Staring out the window of his Manhattan apartment, the placement agent could see people jogging along the street.
“That’s going to come to an end soon,” he said, with a hint of resignation in his voice. He was referring to a potential shelter-in-place policy many New Yorkers were expecting in the next few days.
Our conversation was on private equity fundraising, and the placement agent was being fairly optimistic. The coronavirus-related economic chaos was a blip, he reasoned, because once a vaccine was developed, or as soon as the outbreak began to slow down in the US, the pent up demand of consumers and businesses would be unleashed.
“The huge difference between this and every other crisis is that this is a global, non-financial-related blip. The demand is there and as soon as we’re allowed out of our houses, everyone is going to start spending,” the placement agent said. “It’ll be insane.”
The placement agent’s view was one of the most optimistic I heard over a week of talking to every source I could think of. Others had similar feelings, but not quite so cheery. Some seemed to be hunkering down for an extended period of uncertainty.
All agreed that private equity fundraising, at least for the present, was going to slow down, save for the most in-demand funds already in the market and close to closing. Those funds would likely squeak over the finish lines.
Others though, were in for a rough ride. Prevailing wisdom is that funds in market or just coming out would have to add another three-to-six months on top of their fundraising schedules. This is because limited partners, like most other professionals around the world, are restricted from traveling.
And, as public markets crater, LPs will be reassessing their portfolios and their allocation levels. First-time funds were likely out, for now, and emerging managers without extensive GP relationships were going to struggle to gain commitments.
“If you’re trying to launch now, you can’t get meetings with anyone,” said Kelly DePonte, managing director at placement agency Probitas Partners. “You can send a PowerPoint off to their home address… the whole process is slowing significantly.”
This is going to be a different reality for private equity, where last year funds raise more capital than any time in history. US private equity and mezzanine funds raised about $310 billion in 2019, according to PEI data.
Several LPs sitting at home said they were still taking video conferences with GPs and continuing to commit to private equity. However, for many GPs, fundraising timelines have started to slip.
“A lot of GPs were raising with the assumption that they would close a few more deals over the spring/summer and there’s good reason to think that won’t happen,” said an LP with a large public pension.
Funds just hitting the market, or those already having trouble meeting close deadlines, will likely be seeking fundraising extensions, sources said.
Generally, funds are contractually obligated to stop raising a new fund 12 months from that fund’s first close. For many funds, those schedules have been blown apart by the market chaos spurred by the spread of coronavirus around the world.
LPs, unless they’ve already granted a fund an extension, likely won’t have an issue giving GPs more time to raise, sources said. Fundraising extensions could involve negotiations, the LP said. “For the most part, fundraisings at the tail end will get done or close to done.”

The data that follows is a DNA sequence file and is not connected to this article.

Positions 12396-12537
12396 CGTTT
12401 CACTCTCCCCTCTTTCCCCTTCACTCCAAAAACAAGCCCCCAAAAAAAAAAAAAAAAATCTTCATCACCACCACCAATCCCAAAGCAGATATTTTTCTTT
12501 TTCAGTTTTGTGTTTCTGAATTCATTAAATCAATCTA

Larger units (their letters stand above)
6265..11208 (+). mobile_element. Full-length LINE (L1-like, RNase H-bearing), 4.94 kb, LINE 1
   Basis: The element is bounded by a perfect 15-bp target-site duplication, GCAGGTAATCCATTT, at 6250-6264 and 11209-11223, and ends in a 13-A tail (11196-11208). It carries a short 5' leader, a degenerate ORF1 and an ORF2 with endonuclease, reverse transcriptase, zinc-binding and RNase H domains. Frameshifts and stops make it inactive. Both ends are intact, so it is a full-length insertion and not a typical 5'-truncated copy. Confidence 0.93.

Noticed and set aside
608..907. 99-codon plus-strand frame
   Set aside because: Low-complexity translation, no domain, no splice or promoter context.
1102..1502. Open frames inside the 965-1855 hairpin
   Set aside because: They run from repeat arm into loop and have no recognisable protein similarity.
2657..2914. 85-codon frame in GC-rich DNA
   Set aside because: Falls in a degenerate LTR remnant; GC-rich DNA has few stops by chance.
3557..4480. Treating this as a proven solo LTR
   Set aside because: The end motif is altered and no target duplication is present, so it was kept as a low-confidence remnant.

There have been only a few extreme cases – likely to grow as the downturn persists – of LPs about to close on commitments to funds who have pulled back, sources said. “Their CIO suddenly put a freeze on activity,” an LP told me.
“If it’s a manager that was oversubscribed, they’ll probably be able to find some substitute capital,” the LP said. “If not, you’ll see the GP close on as much as they possibly can and lock that down… maybe they’ll extend their timeline to fill the allocation.”
An old specter
As public markets continue to teeter, LPs are growing more concerned about the dreaded denominator effect. This was a phenomenon that arose in the global financial crisis, when public markets collapsed, driving down the total value of LP portfolios like pension funds.
In this case, illiquid assets like private equity stayed at the same level driving up their percentage of the total fund, sometimes beyond legislatively mandated allocation levels.
This phenomenon could come back depending on how far public markets fall and how long the pain lasts, sources said. “There are a number of LPs that are stressed by that, asking if they’ll have anything left to invest,” DePonte said.
To bring allocations back in line with mandated levels, some LPs stopped committing to private equity for a time and missed out on some of the best performing vintages directly after the global financial crisis.
There are some differences now. For example, some pension systems have moved private equity into an overall “equities” category, giving the program more flexibility for movements of allocation levels.
“The denominator effect has been losing its potency over the years as investors have come to realize that it usually forces them to cut back on PE/sell PE funds at precisely the wrong time,” said David Lanchner, managing director of Lanchner Communications.
“Growing numbers of LPs now allocate according to strategy buckets that make no difference between public and private equities. When they decide to overweight or underweight these baskets they do so overwhelmingly through the purchase and sale of public securities.”